State legislators in Sacramento passed three bills late Friday to provide comprehensive regulations for medical cannabis. The bills, SB 643, AB 243 and AB 266, had strong support from Democrats and Republicans. This has been a monumental effort by many different groups and individuals. We are honored and inspired to have been included in the process and are grateful for the hard work and focus of so many people.
The policy is not perfect but the relationships that were forged combined with a strong and fair framework represent the best possible outcome. This legislation will provide immediate relief as we begin to tackle the crisis that has been damaging California’s communities, waters, and independent business owners for years. It will help provide some sanity on the eve of the expected 2016 ballot initiative.
We will be completing a more thorough analysis of what is in the legislation soon, but a few highlights:
- Cannabis cultivation is regulated like agriculture
- Specific license are created for specialty, small and medium cultivators
- Specific licenses are created for indoor, mixed-light and outdoor cultivation
- Appellation controls may now be established
Nineteen years after voters approved Prop. 215, California cannabis farmers are just a few years away from becoming licensed, but immediate environmental protections kick in now. We have an adequate and fair pathway to licensure. In passing these bills, which set up licensing categories based on size and style of farming, we sought clarity. By 2018 when licenses are available we will know exactly how to become compliant, just like other farmers and business operators. We have two years to get into compliance with existing regulations. And we start on a level playing field. Nobody has a special advantage.
The state government has finally recognized us – and everyone in the state is finally beginning to acknowledge our industry’s value, the jobs we provide and the economic benefit we create for our communities. The governor’s office provided critical leadership on the issue. The lieutenant governor and the board of equalization provided valuable input to the dialogue. Leadership in both houses and both parties worked together to ensure that all three legislative vehicles were complimentary and reinforced one another—and to ensure that the legislation was able to move even as improvements were being made right down to the wire. The legislation had backing from an amazing coalition – local government, law enforcement, labor and business owners.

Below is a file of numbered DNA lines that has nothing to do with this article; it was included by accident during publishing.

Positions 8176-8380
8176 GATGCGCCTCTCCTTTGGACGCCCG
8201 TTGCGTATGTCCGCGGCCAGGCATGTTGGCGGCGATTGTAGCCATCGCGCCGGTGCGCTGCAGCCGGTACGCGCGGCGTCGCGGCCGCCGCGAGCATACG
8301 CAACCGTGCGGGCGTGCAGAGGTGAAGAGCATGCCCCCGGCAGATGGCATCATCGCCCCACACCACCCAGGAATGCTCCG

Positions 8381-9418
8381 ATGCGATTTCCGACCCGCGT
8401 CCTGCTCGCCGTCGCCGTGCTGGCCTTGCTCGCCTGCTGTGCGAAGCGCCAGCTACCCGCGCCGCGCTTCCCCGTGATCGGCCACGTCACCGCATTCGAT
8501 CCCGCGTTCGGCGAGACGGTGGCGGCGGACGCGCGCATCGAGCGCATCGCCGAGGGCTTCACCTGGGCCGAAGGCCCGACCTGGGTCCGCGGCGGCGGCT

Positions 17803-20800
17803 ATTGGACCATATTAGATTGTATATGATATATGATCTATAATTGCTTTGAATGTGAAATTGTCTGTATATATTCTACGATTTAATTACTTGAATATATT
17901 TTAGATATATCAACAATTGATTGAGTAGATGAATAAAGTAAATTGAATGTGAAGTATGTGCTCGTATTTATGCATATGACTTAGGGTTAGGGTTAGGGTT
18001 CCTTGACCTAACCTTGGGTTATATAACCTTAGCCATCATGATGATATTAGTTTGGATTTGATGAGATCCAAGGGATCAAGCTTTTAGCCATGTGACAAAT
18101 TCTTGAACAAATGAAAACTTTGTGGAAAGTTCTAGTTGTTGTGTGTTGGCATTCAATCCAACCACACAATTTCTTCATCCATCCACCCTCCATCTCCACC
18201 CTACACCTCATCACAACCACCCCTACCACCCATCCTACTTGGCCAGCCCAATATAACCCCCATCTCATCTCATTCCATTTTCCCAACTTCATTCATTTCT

From day 1 our community of independent artisanal farmers who want to grow their crops in compliance with the law provided unwavering support as long as our priorities were included. Through more than a dozen policy committees and multiple fiscal committee hearings in both houses ,this legislation was constantly amended as various perspectives weighed in. We were in the room to protect our priorities and to make sure they were included. They were.
California’s independent farmers are big winners today, one step closer to the professional goals and respect we’ve sought for more than three decades. Other big winners include patients, our communities, and watersheds.
But we’re not finished. In fact, we have barely begun. There’s a potential ballot initiative for adult use coming next year. There are jobs to be created, rules to be followed, taxes paid. There are counties and cities all over the state that will need to review and update local ordinances and policies. And, in just a few months our state will begin one of the most comprehensive rulemaking processes of recent memory.
We need to open the doors to research and help low and no income patients have the medicine they need. We need to ensure economic justice in the industry by reworking suitability language before licenses are issued. We look forward to working collaboratively to advance these goals—and more. We will be at the table the whole time. There is a lot of work to do. We will continue to be successful if we work together. And, in the next few weeks we will be launching the California Growers Association to ensure that all of California’s growers are working together.
But we are on our way, with a huge step toward the legal recognition and respect we deserve. And we took that step because we worked together. I’m going to end this letter with words repeated thousands times to each other over the several months, sometimes in whispers and sometimes as a rallying cry: together we are strong.
Photo By Suvicce (Own work) [CC BY-SA 3.0 (http://creativecommons.org/licenses/by-sa/3.0)], via Wikimedia Commons